Media Release: Commemorate the 25th Anniversary of the Assassination of Thomas Sankara…

sankara flyer

Media Release

For immediate release October 11, 2012

Network for Pan-Afrikan Solidarity (NPAS) / Group for Research and Initiative for the Liberation of Africa (GRILA) /  International League of People’s Struggles-Canada

Commemorate the 25th Anniversary of the Assassination of Thomas Sankara 

Struggle Against Imperialist Impunity in Afrika!

Toronto, ON – The Group for Research and Initiative for the Liberation of Africa (GRILA), Network for Pan-Afrikan Solidarity (NPAS), and International League of People’s Struggles (ILPS) will commemorate the 25th anniversary of the assassination of Thomas Sankara on Saturday, October 13, 2012 at 7:00 p.m. This public education event will take place in room 5-170 (5th Floor) of the Ontario Institute for Studies in Education (OISE), which is located at 252 Bloor Street West (next to the St. George subway station).

Thomas Sankara, Pan-Afrikan revolutionary and former President of Burkina Faso (1983-1987), led a revolution in Burkina Faso during which the country saw unprecedented participation of the masses toward a collective goal of self-sustained development. Sankara helped to inspire new hope for millions of oppressed Afrikans (on the Afrikan continent and in the Diaspora), who were and continue to b

e weary of and resistant to agents of global imperialist forces who pillage resources of their lands and people. As stated in a petition by the Justice for Sankara, Justice for Africa campaign, “Africa’s difficulties can be traced back to the international networks which initiate wars and assassinations in order to maintain their control over

the continent’s resources – this, with the complicity of many western countries and certain African leaders.”

Those committed to any meaningful concept and material reality of justice must pool our resources to resist oppressive forces. As asserted by Andrew Abraham of NPAS, “if we are serious about our promotion of and commitment to Pan-Afrikanism or the Afrikan Revolution, we need to take stock of our capacity to carry out the work that fate has willed us. Frankly, we are not effectively using the resources at our disposal to fight the forces of oppression.”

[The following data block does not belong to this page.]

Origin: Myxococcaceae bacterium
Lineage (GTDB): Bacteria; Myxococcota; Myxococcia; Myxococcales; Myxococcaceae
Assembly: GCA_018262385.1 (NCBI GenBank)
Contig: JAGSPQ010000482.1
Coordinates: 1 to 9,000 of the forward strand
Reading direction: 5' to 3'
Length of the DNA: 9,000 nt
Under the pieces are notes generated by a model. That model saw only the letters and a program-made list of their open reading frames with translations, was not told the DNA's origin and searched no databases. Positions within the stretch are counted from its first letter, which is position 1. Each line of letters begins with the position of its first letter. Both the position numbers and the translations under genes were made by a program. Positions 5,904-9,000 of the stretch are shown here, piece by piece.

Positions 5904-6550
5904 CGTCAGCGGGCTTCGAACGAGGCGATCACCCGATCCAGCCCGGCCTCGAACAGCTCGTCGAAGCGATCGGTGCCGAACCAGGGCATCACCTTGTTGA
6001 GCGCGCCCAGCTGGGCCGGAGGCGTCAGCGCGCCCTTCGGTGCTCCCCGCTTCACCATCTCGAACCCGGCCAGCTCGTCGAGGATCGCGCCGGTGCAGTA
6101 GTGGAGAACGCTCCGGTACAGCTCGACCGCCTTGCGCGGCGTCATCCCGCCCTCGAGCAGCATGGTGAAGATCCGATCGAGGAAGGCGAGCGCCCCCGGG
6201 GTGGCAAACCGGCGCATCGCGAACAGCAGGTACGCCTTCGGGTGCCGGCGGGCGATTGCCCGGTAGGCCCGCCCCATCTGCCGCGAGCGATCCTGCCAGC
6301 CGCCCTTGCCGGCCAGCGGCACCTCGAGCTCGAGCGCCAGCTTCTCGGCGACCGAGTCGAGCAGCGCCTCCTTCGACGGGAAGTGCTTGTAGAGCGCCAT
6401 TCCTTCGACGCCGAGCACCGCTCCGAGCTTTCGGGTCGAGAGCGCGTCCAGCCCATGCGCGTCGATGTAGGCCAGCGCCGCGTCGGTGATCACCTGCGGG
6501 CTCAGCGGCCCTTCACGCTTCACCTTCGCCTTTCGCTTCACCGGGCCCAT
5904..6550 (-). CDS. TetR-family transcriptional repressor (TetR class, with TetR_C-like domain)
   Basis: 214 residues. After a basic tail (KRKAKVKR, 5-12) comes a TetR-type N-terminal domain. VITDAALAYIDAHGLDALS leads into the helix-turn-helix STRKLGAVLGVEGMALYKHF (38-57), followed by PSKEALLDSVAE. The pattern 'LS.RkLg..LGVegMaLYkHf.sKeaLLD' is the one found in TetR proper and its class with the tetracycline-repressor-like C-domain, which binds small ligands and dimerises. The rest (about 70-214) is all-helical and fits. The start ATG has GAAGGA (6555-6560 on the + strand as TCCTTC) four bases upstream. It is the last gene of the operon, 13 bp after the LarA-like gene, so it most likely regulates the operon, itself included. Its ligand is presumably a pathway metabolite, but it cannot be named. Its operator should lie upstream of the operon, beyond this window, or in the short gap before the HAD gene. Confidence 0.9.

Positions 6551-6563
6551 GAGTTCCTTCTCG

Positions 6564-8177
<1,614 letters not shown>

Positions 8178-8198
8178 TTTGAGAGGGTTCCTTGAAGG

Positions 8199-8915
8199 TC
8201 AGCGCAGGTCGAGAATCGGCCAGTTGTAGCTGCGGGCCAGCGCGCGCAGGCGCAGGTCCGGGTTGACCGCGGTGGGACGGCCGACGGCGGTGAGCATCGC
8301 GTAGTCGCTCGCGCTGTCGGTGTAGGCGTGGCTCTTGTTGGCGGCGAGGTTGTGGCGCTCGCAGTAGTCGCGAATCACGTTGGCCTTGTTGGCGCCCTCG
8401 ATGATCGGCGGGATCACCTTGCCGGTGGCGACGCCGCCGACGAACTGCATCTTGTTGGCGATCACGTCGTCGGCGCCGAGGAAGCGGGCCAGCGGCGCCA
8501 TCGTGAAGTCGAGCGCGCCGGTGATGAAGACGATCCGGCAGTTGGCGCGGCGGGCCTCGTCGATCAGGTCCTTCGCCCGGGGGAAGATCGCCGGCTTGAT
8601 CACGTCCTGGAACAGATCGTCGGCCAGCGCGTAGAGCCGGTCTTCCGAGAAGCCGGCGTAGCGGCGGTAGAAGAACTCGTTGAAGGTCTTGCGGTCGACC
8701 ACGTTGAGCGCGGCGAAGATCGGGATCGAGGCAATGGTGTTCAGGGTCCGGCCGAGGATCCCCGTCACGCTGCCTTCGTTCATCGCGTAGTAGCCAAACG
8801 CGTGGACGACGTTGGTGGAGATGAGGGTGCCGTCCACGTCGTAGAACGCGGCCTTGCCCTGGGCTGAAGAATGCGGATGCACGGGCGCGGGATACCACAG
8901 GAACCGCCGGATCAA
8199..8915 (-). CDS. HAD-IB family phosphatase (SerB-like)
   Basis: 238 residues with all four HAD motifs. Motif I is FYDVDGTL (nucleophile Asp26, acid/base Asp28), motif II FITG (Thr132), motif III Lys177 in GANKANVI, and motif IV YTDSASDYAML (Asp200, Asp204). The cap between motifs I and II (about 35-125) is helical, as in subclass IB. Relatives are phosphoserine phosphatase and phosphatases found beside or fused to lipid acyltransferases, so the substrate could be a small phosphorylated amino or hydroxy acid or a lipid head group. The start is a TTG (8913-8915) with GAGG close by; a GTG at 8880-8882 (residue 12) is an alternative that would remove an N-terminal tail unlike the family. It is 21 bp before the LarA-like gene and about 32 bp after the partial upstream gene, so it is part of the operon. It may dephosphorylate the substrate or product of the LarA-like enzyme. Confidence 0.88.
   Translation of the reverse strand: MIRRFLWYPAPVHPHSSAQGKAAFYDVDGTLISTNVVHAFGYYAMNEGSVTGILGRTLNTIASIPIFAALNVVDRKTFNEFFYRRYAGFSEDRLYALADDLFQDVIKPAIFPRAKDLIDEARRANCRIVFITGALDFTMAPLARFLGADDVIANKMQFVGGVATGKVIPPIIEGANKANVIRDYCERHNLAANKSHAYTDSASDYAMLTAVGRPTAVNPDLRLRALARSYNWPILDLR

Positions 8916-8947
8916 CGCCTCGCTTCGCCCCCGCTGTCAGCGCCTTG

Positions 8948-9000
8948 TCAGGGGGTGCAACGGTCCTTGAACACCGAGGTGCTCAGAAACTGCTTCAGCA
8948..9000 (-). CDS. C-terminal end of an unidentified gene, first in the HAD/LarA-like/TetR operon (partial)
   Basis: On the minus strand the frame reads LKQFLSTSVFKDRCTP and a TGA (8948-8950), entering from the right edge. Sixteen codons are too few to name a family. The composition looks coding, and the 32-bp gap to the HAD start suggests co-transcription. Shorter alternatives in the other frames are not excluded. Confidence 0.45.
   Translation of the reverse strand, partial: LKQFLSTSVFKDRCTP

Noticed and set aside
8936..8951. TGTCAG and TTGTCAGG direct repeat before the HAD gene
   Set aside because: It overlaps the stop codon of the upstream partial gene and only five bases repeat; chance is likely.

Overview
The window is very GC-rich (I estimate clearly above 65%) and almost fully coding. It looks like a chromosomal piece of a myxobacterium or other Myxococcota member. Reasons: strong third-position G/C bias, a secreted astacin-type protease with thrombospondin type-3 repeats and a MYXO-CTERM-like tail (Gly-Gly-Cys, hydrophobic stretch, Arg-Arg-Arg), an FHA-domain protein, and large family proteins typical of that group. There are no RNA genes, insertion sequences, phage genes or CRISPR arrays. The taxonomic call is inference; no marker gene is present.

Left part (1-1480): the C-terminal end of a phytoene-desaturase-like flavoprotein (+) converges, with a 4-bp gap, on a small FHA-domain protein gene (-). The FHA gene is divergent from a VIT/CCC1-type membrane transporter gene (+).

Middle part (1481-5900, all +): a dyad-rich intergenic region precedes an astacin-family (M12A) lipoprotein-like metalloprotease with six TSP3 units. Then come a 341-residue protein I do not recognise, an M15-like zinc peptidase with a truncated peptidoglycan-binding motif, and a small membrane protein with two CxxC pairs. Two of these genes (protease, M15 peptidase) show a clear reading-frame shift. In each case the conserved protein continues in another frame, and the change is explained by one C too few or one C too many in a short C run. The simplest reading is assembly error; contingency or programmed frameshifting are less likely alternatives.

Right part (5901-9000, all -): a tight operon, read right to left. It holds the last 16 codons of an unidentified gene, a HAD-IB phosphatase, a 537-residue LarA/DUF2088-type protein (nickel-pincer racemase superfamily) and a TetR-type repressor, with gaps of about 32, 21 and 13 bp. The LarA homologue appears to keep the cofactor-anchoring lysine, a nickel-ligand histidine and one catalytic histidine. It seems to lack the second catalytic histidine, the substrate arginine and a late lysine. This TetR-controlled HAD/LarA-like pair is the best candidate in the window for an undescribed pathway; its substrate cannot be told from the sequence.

We must critically examine the work of revolutionaries like Thomas Sankara, who is widely recognized and celebrated for his efforts to liberate Afrika from the control of international financial institutions, deepening poverty, war, and the pillage of its resources. We must learn to better organize our people and resources – we need to engage in public education about our revolutionary movements to gain and share concepts, strategies, and tactics to continue and intensify the work of the Afrikan Revolution. Dr. Ajamu Nangwaya of NPAS reminds us that “the achievements of the Burkina Faso Revolution are inspiring and indicate what the Afrikan Revolution can accomplish with appropriate leadership practices and a motivated and involved peasantry and working-class.”

Steve da Silva of ILPS explains that, “the groundbreaking developments in agriculture, health, education, and women’s rights and empowerment commenced in Burkina Faso under the Sankara government is a reminder of the only form of ‘development’ that benefits the people: that which cuts off parasitic economic ties with imperialism. What was achieved in Burkina Faso a quarter century ago bears many lessons for liberation and development of the Nepals and Haitis of the world today.”

Sankara promoted a quality of development that was centered on self-determined resistance to and freedom from domination. The aim of this public education initiative is to surface some of the lessons we must learn from the Burkina Faso Revolution and apply in our continued organizing to resist forces of oppression where we live and throughout the Pan-Afrikan world. The movie “Burkina Faso: A Revolution rectified” will be screened, followed by panel discussion featuring Omme-Salma Rahemtullah (GRILA), Steve da Silva (ILPS), and a representative from NPAS. We hope that the relevance and lessons of the Burkina Faso Revolution will interest and inspire Afrikans and people of good conscience in Toronto and everywhere.

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